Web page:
Pushing For Greater Transparency – The Weekly Round-Up

May 10, 2019 4 minute read

Head of Financial Crime, Livia Benisty shares her financial crime highlights from the week that’s past.

Danske scandal sees first senior indictment as Danish authorities push for transparency

In the wake of the Danske scandal Denmark has cracked down on corporates with unidentified owners, doubling the number of corporate bankruptcies in April 2019 compared to a year earlier. The move comes as part of efforts to fight tax evasion and money laundering.

The drive towards greater transparency for legal entities is mirrored by efforts in the UK and the US through reform of Companies House and the Corporate Transparency Act 2019 respectively (see the story below). That said, the shadow of the Danske scandal hangs heavy over the Danish actions in particular.

This week Danske’s former chief executive, Thomas Borgen, has become the first senior manager to be indicted (the bank itself and several junior employees of the Estonian branch have been charged). Borgen’s rise to Chief Exec was fuelled in part by good results from the Baltic business which he managed after the global financial crisis.

Corporate Transparency initiatives get a boost both sides of the Atlantic

Companies House is to be given “major upgrade”, which will be “aimed at tackling misuse and ensuring its accuracy. The ‘overhaul’ will include “boosting staff, digital capabilities and other resources” to verify the details of owners and controllers of businesses registered in the UK.

The UK’s corporate registry has been accused of being “worse than useless” given the lack of basic checks they perform, allowing criminals to capitalise on a false sense of transparency in setting up corporate entities to hide illicit gains.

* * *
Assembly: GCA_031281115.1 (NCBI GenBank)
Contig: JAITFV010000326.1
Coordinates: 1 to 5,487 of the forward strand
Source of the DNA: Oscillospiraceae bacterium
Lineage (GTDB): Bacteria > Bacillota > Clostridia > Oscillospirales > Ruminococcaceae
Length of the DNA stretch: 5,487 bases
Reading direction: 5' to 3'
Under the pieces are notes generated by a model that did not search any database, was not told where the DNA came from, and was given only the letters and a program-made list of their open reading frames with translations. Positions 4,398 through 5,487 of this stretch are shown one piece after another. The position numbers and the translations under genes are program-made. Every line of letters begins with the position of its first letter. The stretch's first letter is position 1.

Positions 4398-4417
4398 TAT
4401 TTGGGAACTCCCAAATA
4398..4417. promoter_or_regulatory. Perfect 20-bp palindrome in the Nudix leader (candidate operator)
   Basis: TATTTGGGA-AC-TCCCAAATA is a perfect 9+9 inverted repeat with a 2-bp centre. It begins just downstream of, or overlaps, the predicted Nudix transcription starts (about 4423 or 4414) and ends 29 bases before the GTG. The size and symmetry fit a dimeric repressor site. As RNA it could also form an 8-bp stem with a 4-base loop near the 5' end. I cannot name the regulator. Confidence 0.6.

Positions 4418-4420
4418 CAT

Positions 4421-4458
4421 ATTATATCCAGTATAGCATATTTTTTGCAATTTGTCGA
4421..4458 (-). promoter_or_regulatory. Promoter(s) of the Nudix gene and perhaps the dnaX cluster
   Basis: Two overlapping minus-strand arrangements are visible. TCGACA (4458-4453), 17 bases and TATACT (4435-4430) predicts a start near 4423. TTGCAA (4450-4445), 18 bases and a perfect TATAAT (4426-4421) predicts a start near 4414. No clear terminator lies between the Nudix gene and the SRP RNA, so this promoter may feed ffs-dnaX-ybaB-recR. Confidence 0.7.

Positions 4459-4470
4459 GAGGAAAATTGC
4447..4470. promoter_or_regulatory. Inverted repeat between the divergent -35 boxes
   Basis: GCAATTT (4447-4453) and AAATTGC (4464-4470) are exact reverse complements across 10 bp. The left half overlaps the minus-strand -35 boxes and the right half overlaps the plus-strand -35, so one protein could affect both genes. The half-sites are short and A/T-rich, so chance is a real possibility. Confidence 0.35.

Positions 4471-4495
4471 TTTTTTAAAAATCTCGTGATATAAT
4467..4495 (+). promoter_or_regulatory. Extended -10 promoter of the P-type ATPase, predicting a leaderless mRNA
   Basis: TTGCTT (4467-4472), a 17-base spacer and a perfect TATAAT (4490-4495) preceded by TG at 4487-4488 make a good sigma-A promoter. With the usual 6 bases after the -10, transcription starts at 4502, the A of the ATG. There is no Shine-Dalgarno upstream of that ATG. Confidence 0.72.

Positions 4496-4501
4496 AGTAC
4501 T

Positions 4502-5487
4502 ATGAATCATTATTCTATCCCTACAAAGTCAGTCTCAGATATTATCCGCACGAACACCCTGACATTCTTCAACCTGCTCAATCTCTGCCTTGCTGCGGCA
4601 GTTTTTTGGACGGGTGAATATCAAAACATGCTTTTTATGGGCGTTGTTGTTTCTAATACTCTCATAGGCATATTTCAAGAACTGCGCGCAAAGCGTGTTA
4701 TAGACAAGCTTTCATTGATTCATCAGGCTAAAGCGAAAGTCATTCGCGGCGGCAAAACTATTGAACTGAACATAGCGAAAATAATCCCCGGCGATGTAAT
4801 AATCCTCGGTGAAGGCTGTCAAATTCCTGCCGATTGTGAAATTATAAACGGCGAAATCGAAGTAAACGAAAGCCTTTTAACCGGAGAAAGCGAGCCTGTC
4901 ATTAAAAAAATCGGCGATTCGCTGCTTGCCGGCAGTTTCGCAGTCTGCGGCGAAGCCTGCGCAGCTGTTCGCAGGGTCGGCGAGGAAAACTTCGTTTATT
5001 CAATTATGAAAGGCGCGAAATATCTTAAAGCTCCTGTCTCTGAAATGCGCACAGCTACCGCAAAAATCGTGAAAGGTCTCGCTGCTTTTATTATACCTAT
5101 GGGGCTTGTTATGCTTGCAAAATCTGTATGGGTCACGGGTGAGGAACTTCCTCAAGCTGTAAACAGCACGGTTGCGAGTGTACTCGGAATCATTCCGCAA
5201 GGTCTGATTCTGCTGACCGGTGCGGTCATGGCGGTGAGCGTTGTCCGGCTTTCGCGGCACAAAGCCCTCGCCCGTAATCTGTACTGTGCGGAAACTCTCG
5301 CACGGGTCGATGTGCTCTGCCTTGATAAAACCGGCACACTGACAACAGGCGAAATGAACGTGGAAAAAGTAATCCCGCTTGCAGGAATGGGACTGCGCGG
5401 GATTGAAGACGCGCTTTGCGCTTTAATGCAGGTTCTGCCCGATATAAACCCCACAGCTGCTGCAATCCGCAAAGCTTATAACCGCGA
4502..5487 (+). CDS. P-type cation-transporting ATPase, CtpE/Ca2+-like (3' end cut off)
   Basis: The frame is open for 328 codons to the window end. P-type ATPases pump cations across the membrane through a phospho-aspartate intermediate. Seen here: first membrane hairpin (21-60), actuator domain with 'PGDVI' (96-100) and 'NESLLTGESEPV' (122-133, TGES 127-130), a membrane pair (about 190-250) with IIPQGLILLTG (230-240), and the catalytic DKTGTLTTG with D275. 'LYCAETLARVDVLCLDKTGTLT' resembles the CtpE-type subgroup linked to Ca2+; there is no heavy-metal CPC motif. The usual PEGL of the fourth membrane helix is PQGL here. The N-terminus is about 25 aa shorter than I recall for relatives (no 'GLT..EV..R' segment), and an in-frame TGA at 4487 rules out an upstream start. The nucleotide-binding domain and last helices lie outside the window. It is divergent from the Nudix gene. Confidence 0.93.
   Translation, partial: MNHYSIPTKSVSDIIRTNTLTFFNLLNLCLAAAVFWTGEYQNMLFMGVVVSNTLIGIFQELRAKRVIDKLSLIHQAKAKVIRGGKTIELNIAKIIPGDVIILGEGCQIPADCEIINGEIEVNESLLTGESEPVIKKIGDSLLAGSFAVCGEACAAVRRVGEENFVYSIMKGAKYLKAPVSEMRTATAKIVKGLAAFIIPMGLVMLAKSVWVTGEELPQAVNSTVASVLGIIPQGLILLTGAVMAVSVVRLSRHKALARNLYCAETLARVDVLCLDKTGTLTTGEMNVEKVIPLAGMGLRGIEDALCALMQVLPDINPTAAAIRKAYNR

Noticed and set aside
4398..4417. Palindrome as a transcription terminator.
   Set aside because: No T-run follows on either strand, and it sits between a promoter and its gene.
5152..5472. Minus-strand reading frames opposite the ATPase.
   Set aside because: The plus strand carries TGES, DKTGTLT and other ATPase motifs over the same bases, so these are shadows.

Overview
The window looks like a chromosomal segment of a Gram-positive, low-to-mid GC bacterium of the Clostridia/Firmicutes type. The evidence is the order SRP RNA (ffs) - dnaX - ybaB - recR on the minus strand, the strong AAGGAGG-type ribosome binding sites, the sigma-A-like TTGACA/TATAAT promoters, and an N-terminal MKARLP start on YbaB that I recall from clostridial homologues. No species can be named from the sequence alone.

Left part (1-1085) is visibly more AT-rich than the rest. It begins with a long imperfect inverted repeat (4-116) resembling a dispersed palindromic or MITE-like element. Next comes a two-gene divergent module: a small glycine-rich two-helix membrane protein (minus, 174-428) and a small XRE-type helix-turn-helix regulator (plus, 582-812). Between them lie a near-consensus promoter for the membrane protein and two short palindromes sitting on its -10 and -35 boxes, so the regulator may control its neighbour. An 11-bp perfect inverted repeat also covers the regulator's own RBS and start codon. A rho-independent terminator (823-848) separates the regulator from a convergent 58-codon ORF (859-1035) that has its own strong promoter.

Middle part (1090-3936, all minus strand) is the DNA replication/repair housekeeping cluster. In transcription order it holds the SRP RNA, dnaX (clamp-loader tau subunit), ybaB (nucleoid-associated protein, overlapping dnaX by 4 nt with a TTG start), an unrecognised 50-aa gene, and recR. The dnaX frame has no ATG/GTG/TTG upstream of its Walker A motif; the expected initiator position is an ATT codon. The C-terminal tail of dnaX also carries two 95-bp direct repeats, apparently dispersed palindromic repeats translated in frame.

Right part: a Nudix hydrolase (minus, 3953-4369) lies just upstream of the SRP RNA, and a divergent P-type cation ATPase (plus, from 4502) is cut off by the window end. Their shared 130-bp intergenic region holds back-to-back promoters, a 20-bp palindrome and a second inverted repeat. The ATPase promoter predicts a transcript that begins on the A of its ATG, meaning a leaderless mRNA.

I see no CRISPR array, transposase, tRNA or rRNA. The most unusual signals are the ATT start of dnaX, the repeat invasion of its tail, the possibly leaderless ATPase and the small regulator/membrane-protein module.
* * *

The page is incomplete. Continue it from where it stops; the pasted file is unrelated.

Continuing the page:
Meanwhile in the US, the Corporate Transparency Act of 2019 is set for discussion in Congress this week. The bill requires companies established in the US to disclose their real owners to the Treasury Department.

Nearly 2 million corporations and limited liability companies are registered in the US each year. Compliance officers often like to cite the stat that there are more companies registered in Delaware than people living there. A previous iteration of the Bill died due to inclusion of company service providers under obliged entities.

Japanese banks strengthen cross-border payments framework in advance of FATF review

Banks in Japan may stop counter services for overseas remittances which bypass bank accounts. MUFG will terminate the service next month, following their consent order earlier this year. The action is being taken in advance of the FATF mutual evaluation being conducted later this year. Regional banks have taken the lead in stopping some forms of such transfers as the services were found to be unprofitable in smaller cities.

Bank accounts belonging to foreign students and workers who had left the country were found to be kept open and sold for extra income and then used for fraud and money laundering. The Financial Services Agency and National Police agency have warned of this risk and are informing financial institutions to urge these expats to close their bank accounts when they return home.

US sanctions activity is yet to slow down

OFAC published a “Framework for OFAC Compliance Commitments” detailing what they believe to be the five essential components of a risk based sanctions compliance program (SCP). These are management commitment, risk assessment, internal controls, testing and auditing, and training. Overall the document is a reminder that firms have to be aware of evolving sanctions regimes, and consider their specific business model and risk profile when designing an appropriate SCP.

Speaking of evolving sanctions regimes, France has said international sanctions could be reimposed on Iran if it follows through on stated plans to roll back some of its 2015 commitments under its nuclear deal. Tehran has said it would scale back compliance after the US pulled out. Previously key European governments have remained signed up to the deal and worked to establish a workaround the reimposition of US sanctions, although thus far efforts have failed. If Iran does fail to comply with its end of the bargain European support could start to shift.

Finally, I’ve written before about how the use of sanctions as a foreign policy tool is inherently entwined with other political realities – in case you still had any doubts look at the calls to sanction China for detention of Muslims being held off for fear of derailing trade talks. Congress has been pushing for economic penalties on senior officials.